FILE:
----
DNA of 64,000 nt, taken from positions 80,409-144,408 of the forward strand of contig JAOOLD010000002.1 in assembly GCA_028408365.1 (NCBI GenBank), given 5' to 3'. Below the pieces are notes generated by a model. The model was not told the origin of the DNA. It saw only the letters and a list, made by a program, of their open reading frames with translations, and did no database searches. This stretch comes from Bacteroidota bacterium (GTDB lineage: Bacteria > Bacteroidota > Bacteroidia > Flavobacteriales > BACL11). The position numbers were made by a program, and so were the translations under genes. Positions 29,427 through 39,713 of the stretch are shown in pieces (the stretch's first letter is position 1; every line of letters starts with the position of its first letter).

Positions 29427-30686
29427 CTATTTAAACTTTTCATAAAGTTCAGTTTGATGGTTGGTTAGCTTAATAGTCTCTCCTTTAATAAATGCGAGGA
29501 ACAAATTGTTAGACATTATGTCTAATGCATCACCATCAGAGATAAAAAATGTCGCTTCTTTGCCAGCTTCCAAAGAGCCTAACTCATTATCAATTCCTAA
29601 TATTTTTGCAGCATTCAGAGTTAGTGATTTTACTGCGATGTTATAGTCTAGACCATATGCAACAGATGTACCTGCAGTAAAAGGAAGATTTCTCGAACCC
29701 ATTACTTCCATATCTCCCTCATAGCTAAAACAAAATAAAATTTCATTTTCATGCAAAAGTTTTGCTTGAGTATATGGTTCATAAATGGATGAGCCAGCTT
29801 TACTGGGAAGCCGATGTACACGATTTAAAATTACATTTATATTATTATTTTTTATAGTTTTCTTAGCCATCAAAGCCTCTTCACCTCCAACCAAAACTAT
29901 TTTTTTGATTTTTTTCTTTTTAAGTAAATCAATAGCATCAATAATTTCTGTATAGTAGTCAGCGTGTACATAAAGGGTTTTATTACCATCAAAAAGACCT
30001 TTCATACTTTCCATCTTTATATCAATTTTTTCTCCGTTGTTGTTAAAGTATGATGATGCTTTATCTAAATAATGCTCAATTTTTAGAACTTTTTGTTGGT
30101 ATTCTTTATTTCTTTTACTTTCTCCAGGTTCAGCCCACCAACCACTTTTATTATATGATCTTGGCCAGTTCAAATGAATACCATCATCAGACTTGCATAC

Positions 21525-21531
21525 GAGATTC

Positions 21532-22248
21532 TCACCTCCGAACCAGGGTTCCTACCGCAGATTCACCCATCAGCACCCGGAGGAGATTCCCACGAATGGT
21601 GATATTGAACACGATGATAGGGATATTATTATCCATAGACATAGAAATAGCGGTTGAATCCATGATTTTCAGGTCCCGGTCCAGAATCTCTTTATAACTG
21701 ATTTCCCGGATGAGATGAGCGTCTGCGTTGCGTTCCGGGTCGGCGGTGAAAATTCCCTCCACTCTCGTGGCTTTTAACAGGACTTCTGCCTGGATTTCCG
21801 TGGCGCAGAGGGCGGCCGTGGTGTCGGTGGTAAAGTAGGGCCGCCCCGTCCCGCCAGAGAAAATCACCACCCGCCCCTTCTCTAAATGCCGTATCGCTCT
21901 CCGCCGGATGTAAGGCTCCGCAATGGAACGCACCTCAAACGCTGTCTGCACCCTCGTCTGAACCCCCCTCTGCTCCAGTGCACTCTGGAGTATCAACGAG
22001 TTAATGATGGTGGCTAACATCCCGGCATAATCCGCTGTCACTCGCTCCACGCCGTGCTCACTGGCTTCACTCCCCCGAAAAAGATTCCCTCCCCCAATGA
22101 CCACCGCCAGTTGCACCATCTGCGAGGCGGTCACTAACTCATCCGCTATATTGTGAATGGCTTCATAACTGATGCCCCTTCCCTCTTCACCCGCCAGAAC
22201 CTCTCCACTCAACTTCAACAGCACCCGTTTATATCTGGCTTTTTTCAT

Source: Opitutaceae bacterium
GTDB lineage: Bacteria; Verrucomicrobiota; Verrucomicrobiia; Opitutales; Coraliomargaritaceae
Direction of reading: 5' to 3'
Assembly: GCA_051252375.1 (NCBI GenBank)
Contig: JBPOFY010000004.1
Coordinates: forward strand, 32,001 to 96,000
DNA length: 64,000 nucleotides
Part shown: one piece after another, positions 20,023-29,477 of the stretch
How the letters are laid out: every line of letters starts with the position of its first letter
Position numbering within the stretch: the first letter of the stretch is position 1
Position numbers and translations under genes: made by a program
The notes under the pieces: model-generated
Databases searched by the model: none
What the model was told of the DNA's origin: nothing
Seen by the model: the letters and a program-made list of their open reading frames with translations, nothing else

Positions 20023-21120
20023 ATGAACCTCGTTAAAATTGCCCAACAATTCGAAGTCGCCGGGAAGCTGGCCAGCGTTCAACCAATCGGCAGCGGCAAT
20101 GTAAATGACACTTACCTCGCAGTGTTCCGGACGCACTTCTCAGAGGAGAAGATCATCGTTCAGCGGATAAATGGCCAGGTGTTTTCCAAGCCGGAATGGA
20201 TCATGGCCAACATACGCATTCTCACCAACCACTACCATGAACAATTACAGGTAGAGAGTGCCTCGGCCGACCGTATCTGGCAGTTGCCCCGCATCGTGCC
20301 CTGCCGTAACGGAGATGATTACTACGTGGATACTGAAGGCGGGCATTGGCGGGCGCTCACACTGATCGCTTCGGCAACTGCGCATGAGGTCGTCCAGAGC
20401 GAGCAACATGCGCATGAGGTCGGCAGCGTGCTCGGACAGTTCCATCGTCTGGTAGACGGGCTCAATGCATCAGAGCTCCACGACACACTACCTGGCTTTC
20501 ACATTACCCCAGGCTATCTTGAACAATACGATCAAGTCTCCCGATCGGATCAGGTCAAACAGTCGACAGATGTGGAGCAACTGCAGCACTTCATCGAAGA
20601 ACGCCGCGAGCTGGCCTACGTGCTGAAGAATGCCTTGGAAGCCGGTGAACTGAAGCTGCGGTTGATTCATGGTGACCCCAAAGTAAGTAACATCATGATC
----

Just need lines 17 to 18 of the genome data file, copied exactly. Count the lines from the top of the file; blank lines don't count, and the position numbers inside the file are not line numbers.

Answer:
21801 TGGCGCAGAGGGCGGCCGTGGTGTCGGTGGTAAAGTAGGGCCGCCCCGTCCCGCCAGAGAAAATCACCACCCGCCCCTTCTCTAAATGCCGTATCGCTCT
21901 CCGCCGGATGTAAGGCTCCGCAATGGAACGCACCTCAAACGCTGTCTGCACCCTCGTCTGAACCCCCCTCTGCTCCAGTGCACTCTGGAGTATCAACGAG